A potlatch held near Victoria around the turn of the 20th century.

Author: Garrett Smith

Source: British Columbia Archives

From time immemorial, the potlatch lay at the centre of Indigenous society in the Pacific Northwest. There was abundant gift-giving of goods such as blankets, canoes, and clothing, befitting the name ‘potlatch,’ which means “to give away.” But there was much more to it than that. Births, weddings, and the bestowing of significant titles or rights were also recognized in the ceremony, a quasi town hall. A sense of communion, some unified understanding of the world, was cultivated over the warmth of multi-course feasts. 

It completely confounded the British, who began settling the region in the early 1800s. The unfamiliar practices and the distribution of goods were viewed as antithetical to Christianity and capital accumulation, the bastions of white settler society. Missionaries, in particular, singled out the potlatch as the greatest barrier to their proselytizing efforts. Unable to convince the different nations to abandon the practice, these men of God petitioned the Canadian government to intervene. And, in 1885, the potlatch ban was added to the Indian Act: “Every Indian or other person who engages in or assists in celebrating the Indian Festival known as the ‘potlatch,’ is guilty of a misdemeanour, and liable to imprisonment for a term of not more than six nor less than two months.”

And yet, even the wording of the law belied the complete ignorance white Canadians had of the custom. No one had even bothered to define what constituted a potlatch. In 1889, Judge Matthew Begbie completely dismissed one charge of violating the ban for this very reason. “It is by no means clear that it was fully explained to the defendant what the Statute forbids,” he reasoned. “It would seem that the Statute should set out what acts constitute the forbidden festival. Until a defendant knows what these forbidden Acts are, how can he say whether he has committed them or not?” He added, “I think that these considerations show that there would be some difficulty in convicting at all under the statute.”

This advice would be enthusiastically heeded a few years later. In an 1895 amendment, the federal government characterized a potlatch as “an Indian festival, dance or ceremony of which the giving away or paying back of money, goods or articles takes place,” or “any celebration or dance of which the wounding of or mutilation of the dead or living body of any human being or animal forms a part or is a feature.” Now, the wording was both specific and broad enough that nearly anything could qualify as a potlatch, including a Christmas dinner held on a reserve.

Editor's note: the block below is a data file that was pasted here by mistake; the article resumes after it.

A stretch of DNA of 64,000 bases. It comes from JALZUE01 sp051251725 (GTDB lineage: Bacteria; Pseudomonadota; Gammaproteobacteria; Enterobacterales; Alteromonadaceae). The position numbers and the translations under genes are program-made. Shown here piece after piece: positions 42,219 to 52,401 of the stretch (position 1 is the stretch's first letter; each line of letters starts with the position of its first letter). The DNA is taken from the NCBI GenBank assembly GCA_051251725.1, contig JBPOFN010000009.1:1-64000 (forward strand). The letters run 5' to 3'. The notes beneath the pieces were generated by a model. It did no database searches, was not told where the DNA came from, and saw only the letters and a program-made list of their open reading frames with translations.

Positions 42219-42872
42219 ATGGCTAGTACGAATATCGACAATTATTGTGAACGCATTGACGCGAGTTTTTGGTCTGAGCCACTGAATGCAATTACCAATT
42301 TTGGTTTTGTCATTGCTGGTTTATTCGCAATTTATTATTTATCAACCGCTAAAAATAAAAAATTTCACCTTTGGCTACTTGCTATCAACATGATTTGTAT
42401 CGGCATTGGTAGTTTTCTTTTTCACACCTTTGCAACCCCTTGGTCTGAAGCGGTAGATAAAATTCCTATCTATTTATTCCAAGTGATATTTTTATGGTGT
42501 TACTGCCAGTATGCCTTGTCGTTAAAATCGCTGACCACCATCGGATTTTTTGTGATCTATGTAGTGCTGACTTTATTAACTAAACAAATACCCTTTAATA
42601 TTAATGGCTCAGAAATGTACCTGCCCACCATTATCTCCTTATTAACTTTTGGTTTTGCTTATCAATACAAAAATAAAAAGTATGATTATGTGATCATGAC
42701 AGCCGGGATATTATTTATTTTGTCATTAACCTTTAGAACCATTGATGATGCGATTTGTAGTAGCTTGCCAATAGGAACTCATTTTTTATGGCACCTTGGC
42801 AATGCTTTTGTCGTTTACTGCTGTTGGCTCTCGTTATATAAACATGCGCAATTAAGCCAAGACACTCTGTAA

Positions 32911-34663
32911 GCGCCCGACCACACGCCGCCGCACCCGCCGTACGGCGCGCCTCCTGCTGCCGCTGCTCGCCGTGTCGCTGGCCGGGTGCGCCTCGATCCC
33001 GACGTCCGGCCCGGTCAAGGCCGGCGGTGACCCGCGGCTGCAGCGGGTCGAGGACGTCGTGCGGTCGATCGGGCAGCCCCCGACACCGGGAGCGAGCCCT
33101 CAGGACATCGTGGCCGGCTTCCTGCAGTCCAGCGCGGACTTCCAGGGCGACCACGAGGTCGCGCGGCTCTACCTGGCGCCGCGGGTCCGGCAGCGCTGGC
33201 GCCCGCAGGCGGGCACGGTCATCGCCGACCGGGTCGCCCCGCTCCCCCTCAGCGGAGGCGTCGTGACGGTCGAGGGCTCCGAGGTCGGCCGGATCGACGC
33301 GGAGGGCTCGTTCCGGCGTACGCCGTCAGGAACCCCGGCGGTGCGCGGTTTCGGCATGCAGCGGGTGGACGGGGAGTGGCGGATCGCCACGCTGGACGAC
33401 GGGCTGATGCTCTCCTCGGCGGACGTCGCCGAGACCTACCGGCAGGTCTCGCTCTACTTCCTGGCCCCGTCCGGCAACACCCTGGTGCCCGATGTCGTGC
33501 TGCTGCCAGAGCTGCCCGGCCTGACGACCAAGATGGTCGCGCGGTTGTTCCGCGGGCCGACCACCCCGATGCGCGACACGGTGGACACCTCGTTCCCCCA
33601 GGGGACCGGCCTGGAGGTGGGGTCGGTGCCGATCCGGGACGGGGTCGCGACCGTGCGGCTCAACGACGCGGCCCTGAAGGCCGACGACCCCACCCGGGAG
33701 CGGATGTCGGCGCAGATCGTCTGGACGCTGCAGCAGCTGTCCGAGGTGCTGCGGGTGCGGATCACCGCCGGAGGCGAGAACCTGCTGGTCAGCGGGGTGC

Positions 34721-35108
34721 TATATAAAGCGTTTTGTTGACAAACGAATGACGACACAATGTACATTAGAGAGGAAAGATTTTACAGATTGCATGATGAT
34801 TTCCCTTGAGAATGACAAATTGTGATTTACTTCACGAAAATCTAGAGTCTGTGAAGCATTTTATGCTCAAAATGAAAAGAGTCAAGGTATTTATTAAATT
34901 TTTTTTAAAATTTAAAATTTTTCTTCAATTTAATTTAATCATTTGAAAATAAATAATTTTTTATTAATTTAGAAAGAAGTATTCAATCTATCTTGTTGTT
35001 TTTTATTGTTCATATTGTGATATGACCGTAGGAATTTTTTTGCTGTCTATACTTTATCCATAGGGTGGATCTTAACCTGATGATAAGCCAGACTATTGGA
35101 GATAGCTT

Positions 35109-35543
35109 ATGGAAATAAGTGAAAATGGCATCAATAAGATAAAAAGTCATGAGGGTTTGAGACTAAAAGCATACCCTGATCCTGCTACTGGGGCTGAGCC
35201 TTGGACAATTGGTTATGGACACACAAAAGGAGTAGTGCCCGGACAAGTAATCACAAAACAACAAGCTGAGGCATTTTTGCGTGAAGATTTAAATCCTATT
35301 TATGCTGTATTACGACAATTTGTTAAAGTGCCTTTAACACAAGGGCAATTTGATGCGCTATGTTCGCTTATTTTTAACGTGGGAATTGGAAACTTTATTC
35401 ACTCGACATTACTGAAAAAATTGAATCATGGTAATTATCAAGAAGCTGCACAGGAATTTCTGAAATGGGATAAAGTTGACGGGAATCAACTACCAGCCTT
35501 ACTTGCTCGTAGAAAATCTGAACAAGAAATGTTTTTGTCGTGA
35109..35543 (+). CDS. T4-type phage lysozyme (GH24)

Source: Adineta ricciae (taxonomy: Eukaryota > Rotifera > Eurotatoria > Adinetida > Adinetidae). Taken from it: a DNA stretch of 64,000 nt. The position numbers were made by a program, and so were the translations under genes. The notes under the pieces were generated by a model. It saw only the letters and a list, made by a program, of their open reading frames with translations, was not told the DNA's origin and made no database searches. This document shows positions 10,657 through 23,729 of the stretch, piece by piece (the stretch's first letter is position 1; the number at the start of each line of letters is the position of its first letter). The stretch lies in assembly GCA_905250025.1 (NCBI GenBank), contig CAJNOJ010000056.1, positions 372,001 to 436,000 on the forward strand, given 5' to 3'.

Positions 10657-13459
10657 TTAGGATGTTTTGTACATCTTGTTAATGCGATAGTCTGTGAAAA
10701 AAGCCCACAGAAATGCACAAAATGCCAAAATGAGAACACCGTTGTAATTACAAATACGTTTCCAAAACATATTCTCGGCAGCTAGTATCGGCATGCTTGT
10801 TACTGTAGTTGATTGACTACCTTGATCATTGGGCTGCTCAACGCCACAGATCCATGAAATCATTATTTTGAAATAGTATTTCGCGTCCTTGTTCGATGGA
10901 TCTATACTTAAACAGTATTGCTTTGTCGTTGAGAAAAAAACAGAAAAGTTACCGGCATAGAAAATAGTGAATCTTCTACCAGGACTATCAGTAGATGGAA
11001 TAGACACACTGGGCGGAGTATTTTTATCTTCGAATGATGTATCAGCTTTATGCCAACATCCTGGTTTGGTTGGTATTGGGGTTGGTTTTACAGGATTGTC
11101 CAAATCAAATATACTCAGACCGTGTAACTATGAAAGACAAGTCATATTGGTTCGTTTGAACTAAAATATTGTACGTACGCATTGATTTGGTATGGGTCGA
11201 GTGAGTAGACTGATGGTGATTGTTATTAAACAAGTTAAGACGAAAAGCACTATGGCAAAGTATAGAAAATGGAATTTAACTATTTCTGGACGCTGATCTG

Nevertheless, government officials remained frustrated. The goal of the Indian Act had been, as Prime Minister John A. Macdonald put it, “to do away with the tribal system and assimilate the Indian people in all respects with the other inhabitants of the dominion as speedily as they are fit to change.” In this respect, the ban had failed. First Nations had clung to their independence and culture as much as they could. Later, harsher amendments would outlaw traditional dress and dance.

For years, the potlatch went underground, kept alive by First Nations from the coast to the Interior. By the mid-20th century, many white Canadians assumed the practice had died out. In 1951, Canada finally removed the ban. The first legal potlatch was held the following year in Victoria, hosted by Kwakwaka’wakw Chief Mungo Martin, a renowned carver and authority on Kwakiutl culture. It was a bittersweet moment, both a victory and a recognition of what Indigenous communities had lost in the seven long decades the ban had been in place. In the following decades, the Pacific Northwest would see a potlatch renaissance as a new generation embraced what they had previously been denied.


1. Francis, Daniel. Banning the Potlatch in Canada. The Canadian Encyclopedia, 18 Apr. 2013, www.thecanadianencyclopedia.ca/en/article/potlatch-to-give-feature. 

2. The History of the Potlatch Collection. U'mista Cultural Society, www.umista.ca/pages/collection-history. 

3. Loo, Tina. “Dan Cranmer's Potlatch: Law as Coercion, Symbol, and Rhetoric in British Columbia, 1884–1951.” Canadian Historical Review, University of Toronto Press, 1992, www.utpjournals.press/doi/abs/10.3138/CHR-073-02-01. 

4. “The Potlatch Ban.” The Bill Reid Centre, Simon Fraser University, www.sfu.ca/brc/online_exhibits/masks-2-0/the-potlatch-ban.html. 

5. Potlatch Ban: Abolishment of First Nations Ceremonies. Indigenous Corporate Training Inc., 16 Oct. 2012, www.ictinc.ca/the-potlatch-ban-abolishment-of-first-nations-ceremonies.